Fenton: Preschool is a worthy investment
As parents throughout Detroit and across Michigan register their children for preschool and kindergarten, I’m reminded of how much has changed in the way our society views early childhood education. Given how our region’s future success depends on its commitment to early childhood education, let’s hope these views continue to evolve.
In the 1960s only 10 percent of three and four year olds here in the United States were enrolled in preschool classes. Today more than 50 and 75 percent, respectively, are enrolled in early childhood programs. When my wife Laura and I founded Rainbow Child Care Centers over 25 years ago, preschools were seen by many as a babysitting service, providing working parents with a place where young children would be cared for while the parents made their living. In 2015 early childhood education was the leading educational initiative featured in President Barack Obama’s State of the Union and Gov. Rick Snyder’s State of the State addresses.
This support of early education by both the president and our governor should not come as a surprise. A variety of studies have been conducted over the last decade to determine the impact of early childhood education. Based on research conducted in 2013, on average, a third of a year of additional learning is achieved across language, reading and math by children attending preschool. The same research study indicates that the benefits of quality preschools outweigh the costs, with the cost-benefit estimates of preschool programs ranging from three to seven dollars saved for every dollar spent.
Ongoing research consistently points to the substantial impact of early childhood education on children and communities, and it’s promising to see the commitment our public officials have made through programs such as the Great Start Readiness Program right here in Michigan. It’s important for us all to recognize that our state’s return to national prominence depends on our ability to provide all of our children, all of our families, all of our communities with a chance to thrive.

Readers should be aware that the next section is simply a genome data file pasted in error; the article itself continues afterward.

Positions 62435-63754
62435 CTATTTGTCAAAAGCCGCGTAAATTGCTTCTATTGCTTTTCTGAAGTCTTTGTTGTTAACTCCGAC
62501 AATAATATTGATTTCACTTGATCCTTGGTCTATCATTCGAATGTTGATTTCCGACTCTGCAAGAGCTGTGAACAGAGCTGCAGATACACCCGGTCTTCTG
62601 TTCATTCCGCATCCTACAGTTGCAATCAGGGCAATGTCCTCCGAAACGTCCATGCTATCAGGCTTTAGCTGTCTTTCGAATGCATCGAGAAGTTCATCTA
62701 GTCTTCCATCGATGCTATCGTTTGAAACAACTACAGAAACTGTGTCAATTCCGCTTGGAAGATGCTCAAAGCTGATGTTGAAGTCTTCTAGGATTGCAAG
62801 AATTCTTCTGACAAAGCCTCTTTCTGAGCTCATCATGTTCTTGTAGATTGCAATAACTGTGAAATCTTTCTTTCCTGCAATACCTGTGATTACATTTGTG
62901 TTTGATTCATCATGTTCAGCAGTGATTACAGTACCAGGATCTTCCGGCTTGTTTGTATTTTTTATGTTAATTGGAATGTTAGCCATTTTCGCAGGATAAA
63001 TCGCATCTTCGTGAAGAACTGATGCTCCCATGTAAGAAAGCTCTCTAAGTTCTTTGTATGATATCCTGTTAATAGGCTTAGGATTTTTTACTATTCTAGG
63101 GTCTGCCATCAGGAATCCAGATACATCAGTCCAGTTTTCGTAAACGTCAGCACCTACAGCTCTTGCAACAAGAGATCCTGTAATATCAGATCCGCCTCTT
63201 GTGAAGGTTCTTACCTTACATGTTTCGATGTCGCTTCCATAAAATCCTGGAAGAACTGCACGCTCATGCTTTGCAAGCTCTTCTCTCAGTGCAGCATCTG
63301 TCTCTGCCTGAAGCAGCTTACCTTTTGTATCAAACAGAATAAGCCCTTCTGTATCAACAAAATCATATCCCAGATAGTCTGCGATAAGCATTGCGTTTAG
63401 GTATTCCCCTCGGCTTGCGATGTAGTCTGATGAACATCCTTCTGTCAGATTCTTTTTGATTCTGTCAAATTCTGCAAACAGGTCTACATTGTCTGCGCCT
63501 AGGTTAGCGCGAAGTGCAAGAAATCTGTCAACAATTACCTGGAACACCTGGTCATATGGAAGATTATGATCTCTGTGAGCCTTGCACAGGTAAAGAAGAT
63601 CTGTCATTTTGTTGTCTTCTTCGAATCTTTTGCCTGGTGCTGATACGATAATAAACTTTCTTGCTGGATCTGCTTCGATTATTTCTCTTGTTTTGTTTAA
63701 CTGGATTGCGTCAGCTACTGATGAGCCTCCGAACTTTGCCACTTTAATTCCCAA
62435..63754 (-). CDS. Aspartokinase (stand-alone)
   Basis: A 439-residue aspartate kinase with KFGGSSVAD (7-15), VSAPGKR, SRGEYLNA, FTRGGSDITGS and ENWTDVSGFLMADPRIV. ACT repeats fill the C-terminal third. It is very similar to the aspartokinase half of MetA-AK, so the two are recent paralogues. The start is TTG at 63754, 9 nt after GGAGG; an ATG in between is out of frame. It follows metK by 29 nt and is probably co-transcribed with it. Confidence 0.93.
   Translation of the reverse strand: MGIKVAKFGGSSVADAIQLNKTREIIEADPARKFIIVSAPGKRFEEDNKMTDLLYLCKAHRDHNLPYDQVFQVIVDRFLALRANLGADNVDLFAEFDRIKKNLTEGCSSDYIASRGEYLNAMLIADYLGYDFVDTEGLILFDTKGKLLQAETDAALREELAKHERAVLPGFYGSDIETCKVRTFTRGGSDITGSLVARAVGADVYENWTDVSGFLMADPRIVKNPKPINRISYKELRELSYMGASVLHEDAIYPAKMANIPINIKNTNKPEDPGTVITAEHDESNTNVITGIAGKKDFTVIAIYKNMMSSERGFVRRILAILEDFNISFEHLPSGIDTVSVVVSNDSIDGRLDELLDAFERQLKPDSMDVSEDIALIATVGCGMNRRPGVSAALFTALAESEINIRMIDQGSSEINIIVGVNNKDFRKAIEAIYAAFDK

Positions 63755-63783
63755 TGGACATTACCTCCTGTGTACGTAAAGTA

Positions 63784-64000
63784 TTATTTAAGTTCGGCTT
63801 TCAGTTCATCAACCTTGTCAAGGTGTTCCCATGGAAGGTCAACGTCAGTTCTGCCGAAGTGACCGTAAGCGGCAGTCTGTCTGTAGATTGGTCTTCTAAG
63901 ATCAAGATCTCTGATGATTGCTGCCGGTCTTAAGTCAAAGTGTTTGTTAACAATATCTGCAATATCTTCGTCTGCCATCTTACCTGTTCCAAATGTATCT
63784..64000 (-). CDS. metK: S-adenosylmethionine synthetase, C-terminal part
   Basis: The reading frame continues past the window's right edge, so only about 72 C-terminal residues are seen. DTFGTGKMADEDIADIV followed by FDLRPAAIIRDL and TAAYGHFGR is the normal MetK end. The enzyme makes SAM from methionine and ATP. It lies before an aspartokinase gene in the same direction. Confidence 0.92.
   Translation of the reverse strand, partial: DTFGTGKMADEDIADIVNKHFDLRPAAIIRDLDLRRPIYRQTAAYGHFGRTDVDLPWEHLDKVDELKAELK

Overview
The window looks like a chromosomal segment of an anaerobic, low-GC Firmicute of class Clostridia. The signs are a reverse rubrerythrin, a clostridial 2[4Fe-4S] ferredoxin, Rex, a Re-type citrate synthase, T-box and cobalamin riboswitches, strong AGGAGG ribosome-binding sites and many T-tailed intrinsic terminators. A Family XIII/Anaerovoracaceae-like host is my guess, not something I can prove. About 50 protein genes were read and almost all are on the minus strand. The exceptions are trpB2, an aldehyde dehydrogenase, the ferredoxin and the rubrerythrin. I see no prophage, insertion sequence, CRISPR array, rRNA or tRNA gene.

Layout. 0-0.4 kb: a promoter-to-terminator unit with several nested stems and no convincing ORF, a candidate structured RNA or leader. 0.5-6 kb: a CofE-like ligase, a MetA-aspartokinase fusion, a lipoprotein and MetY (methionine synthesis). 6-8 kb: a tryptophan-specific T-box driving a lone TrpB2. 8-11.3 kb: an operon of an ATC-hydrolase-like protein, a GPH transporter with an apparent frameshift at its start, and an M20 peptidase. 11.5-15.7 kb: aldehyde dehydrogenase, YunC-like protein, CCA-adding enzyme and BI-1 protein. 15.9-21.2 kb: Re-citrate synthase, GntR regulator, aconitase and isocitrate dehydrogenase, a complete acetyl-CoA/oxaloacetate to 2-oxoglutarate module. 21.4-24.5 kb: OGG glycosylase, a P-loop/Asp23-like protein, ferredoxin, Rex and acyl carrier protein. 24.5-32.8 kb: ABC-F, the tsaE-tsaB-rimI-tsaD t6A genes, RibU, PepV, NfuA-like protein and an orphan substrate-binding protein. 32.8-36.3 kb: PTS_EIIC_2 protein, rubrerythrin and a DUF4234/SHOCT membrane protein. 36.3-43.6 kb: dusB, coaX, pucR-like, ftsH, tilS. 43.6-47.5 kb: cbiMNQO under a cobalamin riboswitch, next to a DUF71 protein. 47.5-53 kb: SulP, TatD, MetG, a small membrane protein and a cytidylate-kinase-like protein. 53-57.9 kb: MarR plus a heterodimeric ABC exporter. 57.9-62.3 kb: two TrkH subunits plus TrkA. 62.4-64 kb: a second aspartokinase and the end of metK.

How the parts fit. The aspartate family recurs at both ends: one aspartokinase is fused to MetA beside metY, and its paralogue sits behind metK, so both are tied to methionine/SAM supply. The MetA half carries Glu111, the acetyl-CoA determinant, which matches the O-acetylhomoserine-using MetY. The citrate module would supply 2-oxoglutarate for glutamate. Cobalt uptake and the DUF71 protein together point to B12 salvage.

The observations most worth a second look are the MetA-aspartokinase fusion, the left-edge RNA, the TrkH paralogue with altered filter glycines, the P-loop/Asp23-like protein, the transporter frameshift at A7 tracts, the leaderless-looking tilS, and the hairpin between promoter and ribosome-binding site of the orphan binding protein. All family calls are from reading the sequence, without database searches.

Earlier this year President Obama called for making preschool more affordable for all,. suggesting the creation of a $3,000 tax credit per child, per year. While I don’t expect everyone to agree with that approach, it is important to recognize that providing every child access to a high quality preschool education is something that all of us should support, regardless of whether or not we have young children ourselves or plan to have children in the future.
The investment in education, both private and public, is a sound one. Each are important to our future, and while there is much emphasis on public funding for early education, we must combine this with the efforts of the private sector to truly reach all types of children who can benefit from high quality child care and early education. In the long term those investments can result in reduced spending for special education, child protection, welfare and criminal justice, among other things.
Like K-12 schools, today’s preschools look drastically different than their predecessors. At preschools, far more time is spent on academic instruction than in years past. Quality providers offer a curriculum that will engage and challenge young students, laying a critical foundation for continued learning in elementary school and beyond. Additionally, with a better understanding of the positive impact that good health has on learning, preschools have introduced initiatives promoting healthy lifestyle through physical activity and nutrition to maximize achievement.
While there has been great progress and tremendous support for early childhood education over the past several decades, there is still much work to be done. Ultimately, access to high quality early learning experiences for all our children is critical for each of us here in Michigan as we continue to claim our position as a leader in innovation, and a state where families want to raise their children.
Patrick Fenton is CEO of Rainbow Child Care Centers.